The Beaver Moon lunar eclipse will begin at 7:18 a.m. on November 19 and last for just over 6 hours. The arrival of the sun shortly after its onset means UK viewers will miss the peak of the eclipse, which begins at 9:02 am and lasts 3 hours and 28 minutes.
The full moon peak – known as the beaver moon because it traditionally coincides with Native American tribes setting up their beaver traps – occurs at 8:57 GMT on Friday, but will appear full Thursday and Friday night.
Those in North and South America, as well as parts of East Asia, will have the best view of the full lunar eclipse.
It occurs less than six months after the last partial lunar eclipse, which occurred on May 26, 2021. This week’s lunar eclipse is just short of a total eclipse with 97.4% of the Moon’s diameter covered by the shadow of the Earth.
Only the southernmost edge will not be affected by the shadow.
The Moon will actually appear slightly red during the lunar eclipse due to a process known as Rayleigh scattering.
“The same phenomenon that makes our skies blue and our sunsets red causes the Moon to turn red during a lunar eclipse,” NASA explains on its website.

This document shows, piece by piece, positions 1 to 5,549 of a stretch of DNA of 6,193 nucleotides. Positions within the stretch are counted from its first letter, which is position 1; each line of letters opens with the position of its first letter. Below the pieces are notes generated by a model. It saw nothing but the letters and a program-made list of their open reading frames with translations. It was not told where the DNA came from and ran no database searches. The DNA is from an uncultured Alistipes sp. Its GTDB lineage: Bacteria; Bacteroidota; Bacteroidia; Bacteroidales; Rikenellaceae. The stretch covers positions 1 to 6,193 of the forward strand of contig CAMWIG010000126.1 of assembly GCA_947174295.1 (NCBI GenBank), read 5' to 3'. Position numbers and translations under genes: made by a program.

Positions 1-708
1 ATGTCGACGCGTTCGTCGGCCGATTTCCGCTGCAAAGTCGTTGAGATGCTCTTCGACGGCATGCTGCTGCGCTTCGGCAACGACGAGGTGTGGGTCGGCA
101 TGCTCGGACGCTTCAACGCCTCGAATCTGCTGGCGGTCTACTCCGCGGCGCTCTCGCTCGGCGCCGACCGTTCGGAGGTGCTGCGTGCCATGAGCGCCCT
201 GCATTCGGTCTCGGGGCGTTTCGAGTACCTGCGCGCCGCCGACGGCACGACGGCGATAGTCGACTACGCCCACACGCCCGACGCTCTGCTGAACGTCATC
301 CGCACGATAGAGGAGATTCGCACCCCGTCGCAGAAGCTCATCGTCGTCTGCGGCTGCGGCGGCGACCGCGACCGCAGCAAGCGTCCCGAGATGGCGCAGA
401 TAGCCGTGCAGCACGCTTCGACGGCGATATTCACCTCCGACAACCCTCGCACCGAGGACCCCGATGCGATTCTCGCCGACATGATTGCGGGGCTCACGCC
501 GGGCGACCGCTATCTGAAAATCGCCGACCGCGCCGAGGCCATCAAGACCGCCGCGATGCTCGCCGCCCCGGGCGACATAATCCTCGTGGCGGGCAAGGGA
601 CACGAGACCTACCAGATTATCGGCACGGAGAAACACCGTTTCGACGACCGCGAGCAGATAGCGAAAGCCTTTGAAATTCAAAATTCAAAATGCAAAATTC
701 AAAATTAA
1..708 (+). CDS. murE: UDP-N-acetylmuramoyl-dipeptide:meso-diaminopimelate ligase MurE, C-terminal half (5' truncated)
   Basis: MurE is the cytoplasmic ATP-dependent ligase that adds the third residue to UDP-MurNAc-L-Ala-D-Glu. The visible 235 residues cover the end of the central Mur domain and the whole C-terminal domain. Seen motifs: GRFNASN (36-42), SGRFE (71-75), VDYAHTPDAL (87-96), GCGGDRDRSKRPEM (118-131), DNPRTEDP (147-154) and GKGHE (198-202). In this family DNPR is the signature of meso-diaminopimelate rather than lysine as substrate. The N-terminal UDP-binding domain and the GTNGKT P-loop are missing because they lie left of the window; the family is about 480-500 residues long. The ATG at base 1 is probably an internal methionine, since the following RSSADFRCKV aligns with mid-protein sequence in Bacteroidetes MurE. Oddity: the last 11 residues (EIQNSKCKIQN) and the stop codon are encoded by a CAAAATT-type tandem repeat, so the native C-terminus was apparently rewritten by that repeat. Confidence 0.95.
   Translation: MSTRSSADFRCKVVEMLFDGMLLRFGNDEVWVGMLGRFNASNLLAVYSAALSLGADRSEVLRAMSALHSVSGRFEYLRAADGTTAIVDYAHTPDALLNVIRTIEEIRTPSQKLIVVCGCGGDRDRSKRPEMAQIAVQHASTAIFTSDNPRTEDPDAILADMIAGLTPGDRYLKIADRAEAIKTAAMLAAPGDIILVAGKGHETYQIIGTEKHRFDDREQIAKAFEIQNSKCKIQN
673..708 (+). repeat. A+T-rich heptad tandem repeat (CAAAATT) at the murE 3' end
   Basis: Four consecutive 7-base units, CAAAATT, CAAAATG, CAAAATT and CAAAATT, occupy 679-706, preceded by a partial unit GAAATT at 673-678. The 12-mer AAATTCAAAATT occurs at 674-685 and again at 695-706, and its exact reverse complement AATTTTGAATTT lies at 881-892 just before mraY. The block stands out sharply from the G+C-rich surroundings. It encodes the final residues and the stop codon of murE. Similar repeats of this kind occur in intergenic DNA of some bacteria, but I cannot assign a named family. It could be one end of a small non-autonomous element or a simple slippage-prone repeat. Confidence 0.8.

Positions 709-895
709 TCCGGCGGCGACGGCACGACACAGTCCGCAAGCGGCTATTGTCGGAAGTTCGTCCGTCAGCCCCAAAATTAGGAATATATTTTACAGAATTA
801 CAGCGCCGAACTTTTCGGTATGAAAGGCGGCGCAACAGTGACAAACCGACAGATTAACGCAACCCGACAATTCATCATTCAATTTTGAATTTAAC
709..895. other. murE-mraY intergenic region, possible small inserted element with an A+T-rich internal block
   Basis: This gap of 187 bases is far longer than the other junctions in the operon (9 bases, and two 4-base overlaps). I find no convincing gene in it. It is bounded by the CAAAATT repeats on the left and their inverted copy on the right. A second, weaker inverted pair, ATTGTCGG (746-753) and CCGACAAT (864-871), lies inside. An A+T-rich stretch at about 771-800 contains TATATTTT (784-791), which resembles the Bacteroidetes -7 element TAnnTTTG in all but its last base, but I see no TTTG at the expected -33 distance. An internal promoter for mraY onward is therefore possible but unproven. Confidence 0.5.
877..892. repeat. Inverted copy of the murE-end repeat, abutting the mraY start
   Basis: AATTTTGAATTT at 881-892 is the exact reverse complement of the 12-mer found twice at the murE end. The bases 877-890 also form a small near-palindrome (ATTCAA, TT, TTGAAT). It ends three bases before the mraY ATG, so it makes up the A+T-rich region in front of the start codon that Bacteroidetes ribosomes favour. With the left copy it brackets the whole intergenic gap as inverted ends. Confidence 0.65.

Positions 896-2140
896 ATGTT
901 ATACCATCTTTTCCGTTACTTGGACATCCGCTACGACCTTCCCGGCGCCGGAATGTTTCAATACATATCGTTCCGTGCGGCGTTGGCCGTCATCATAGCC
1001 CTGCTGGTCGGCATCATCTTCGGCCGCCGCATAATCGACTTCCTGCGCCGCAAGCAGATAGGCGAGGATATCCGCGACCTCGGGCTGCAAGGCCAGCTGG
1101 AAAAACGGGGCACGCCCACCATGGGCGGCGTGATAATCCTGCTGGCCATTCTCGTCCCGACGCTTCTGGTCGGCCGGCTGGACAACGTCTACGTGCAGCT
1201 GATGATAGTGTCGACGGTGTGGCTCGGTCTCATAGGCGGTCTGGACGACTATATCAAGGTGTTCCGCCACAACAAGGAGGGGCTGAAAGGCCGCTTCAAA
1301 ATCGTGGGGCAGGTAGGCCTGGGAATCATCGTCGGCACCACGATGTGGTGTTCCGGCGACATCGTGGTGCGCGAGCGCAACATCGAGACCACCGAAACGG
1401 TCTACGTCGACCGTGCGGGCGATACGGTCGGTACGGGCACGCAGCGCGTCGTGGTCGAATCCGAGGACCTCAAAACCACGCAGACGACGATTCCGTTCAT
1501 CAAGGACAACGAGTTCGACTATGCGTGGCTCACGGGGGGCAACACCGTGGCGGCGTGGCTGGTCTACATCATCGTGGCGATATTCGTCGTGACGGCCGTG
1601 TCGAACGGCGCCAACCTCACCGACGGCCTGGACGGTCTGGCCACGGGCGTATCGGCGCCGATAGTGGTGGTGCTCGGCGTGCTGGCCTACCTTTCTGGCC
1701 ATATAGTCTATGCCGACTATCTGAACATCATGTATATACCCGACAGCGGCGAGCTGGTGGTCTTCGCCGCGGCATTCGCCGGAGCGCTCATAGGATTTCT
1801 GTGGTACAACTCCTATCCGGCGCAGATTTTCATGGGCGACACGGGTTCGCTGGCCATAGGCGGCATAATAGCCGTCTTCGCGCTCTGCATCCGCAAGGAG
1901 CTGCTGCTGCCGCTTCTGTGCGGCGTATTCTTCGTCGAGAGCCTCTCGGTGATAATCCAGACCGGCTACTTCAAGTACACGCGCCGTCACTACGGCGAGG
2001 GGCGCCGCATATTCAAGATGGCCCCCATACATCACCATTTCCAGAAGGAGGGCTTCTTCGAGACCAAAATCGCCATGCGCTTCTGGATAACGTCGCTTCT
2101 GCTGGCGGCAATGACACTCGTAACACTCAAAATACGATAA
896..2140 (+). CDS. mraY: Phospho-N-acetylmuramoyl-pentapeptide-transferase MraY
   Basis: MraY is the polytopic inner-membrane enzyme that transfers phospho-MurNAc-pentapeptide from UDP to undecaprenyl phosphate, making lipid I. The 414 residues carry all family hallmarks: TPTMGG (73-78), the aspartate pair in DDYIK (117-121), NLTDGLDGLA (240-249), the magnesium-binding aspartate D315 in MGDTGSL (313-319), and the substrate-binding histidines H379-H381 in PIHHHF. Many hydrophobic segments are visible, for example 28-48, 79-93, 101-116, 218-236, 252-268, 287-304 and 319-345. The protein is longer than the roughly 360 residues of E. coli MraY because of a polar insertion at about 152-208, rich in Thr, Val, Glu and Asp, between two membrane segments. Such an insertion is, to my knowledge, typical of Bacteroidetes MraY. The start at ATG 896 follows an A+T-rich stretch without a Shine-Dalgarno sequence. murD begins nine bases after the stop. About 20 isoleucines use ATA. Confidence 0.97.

“Light travels in waves and different colors of light have different physical properties. Blue light has a shorter wavelength and is scattered more easily by particles in the Earth’s atmosphere than red light, which has a longer wavelength.
The American space agency continues: “Red light, on the other hand, travels more directly through the atmosphere. When the Sun is above us, we see blue light all over the sky. But when the sun goes down, the sunlight has to pass through more atmosphere and travel further before it reaches our eyes.
“During a lunar eclipse, the moon turns red because the only sunlight reaching the moon passes through the Earth’s atmosphere.” The more dust or clouds there are in the Earth’s atmosphere during the eclipse, the redder the Moon will appear.
It is this effect that sometimes leads to lunar eclipses to be called “blood” moons.
The weather in the UK will be generally clear Thursday and Friday evening, according to the Met Office forecast, although parts of the north and west will be shrouded in clouds and could miss the heavenly spectacle.